The point of marketing is to deliver a message. And if you have a message, it’s very likely you’re going to have text – make sure your audience can read it!
One of the most common marketing mistakes we see is copy that’s hard to read because of the background it’s on. Most people instinctively know that dark text is easier to read on light areas…
…And light text is easier to read on dark areas.
Unfortunately, it usually isn’t that simple. Often times you’ll find yourself working with a complex image that has many colors and areas that are both light and dark. That’s when things get interesting. As you can see below, you have your work cut out for you.
But have no fear, we’ve put together a mini crash-course with 5 easy tips that’ll make your words impossible to miss.
When it comes to design, great stock photos make a huge difference. Unfortunately, great stock photos usually come with a huge price tag as well.
But guess what? Today’s your lucky day. We’ve scoured the internet and found 10 incredible treasure troves of free high quality stock images. They’re yours for the taking, and they won’t cost you a dime. Just be sure to check the fine print, because every site is a little different and some may require attribution depending on how you use them.
Unsplash adds 10 new images every 10 days, and while the subject matter varies, one thing’s always the same – they’re absolutely stunning. The best part is you can use the images however you want. There’s zero restrictions.
Stock Vault has all sorts of images and design elements, including textures and backgrounds. What’s cool about Stock Vault is you can see their most popular and most downloaded items. It’s a great way to put your finger on the pulse of the design community.
By now I’m sure you’ve realized how awesome postcard magnet mailers are. They’re powerful promotional pieces with proven staying power, and the key to their effectiveness is their exposure rate. Once your potential client or customer makes the decision to use your magnet, they’ll be seeing your message often. But how do you get them to make that initial leap? How do you get them to stick your magnet on a frequently visited sweet spot, such as the refrigerator or a filing cabinet?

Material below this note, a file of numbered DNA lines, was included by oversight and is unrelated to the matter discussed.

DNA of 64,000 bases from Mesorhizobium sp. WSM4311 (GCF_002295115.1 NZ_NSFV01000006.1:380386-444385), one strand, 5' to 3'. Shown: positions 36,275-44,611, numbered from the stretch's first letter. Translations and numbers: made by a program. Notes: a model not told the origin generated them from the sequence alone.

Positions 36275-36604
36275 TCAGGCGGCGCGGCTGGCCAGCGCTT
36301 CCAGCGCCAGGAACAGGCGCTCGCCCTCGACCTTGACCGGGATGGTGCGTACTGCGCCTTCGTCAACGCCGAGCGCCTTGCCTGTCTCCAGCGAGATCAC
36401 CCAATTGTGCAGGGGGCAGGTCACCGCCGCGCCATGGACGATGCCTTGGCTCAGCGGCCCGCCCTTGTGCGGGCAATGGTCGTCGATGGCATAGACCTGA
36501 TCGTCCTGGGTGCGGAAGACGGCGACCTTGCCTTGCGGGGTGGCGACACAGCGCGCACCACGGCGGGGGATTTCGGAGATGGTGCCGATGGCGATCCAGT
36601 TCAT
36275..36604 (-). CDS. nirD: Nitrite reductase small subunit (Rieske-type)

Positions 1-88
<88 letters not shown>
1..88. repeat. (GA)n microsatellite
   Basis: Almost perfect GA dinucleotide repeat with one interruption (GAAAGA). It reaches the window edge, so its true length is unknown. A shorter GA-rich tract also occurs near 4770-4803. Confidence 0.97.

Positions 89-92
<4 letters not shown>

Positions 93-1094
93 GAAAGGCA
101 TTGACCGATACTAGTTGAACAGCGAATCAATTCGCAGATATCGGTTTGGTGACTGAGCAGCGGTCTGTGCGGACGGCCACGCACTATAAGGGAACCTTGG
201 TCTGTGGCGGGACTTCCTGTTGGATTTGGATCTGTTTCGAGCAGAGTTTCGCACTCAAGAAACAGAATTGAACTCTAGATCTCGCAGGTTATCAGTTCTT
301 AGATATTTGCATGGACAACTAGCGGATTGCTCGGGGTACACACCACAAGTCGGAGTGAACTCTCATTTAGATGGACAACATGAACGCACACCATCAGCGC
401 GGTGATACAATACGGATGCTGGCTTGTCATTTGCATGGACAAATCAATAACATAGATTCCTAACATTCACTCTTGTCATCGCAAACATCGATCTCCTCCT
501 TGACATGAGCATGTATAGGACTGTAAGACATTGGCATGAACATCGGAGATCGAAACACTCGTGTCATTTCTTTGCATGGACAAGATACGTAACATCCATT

Don’t worry. We have 5 helpful tips:
What would YOU want on your fridge?
1. Be beautiful
I’m sure this one might seem obvious, but no one wants to put something ugly up on their fridge. If your magnet is poorly designed, cluttered, or if it features unpleasant imagery…guess what? It’s probably not going up. A well-designed magnet makes all the difference. Sometimes it helps to think of your magnet as art instead of advertising. What would YOU want on your fridge?
2. Be useful
If your magnet has information your customer perceives as valuable, they’ll want to keep it around. For example, magnets are a great option for Urgent Care offices because when a medical issue occurs, the last thing someone wants to do is extensive research. Likewise, if someone is getting ready to move, they’ll probably keep a moving company’s magnet around. A calendar of upcoming events is another great way to add some extra staying power to your magnet. People always appreciate convenient reminders.
3. Be relevant
Many people have a product that every household can use, but sometimes you’re selling something to a specific clientele. The beauty of mailing lists is that they can be incredibly focused. If you’re a moving company, you can get a list of people who have recently placed their home on the market. If you’re selling high end yachts, you can get a list of higher-income individuals. The possibilities are endless. The important thing is you’re getting your magnet into the hands of people who, well, could use what’s on your magnet.
4. Peel don’t seal
We’ve found the most successful magnet mailers are the ones that employ easy peel-off glue instead of plastic shrink wrap. Why? Well, for two very important reasons. First of all, in the past we’ve seen situations where the plastic shrink wrap fuses with the postcard, and when the recipient tries to remove it, it damages the magnet. Secondly, if the entire postcard is sealed in plastic, the recipient may not even realize there’s a magnet attached. Removing the plastic wrap is another step in the process, and the recipient might be inclined to just toss it in the wastebasket rather than deal with it. At magnetbyMail, we exclusively produce postcards with easy peel-off magnets for these reasons.
5. Size matters
Fridges and filing cabinets have limited real estate. You need to justify your magnet’s size. If you have a lot of important information you feel your customer needs to have access to at all times, such as a calendar of events or a big reminder of a specific date, a larger magnet makes sense. If all you need your customer to remember is your name and contact information, a business card sized magnet could be the more sensible approach.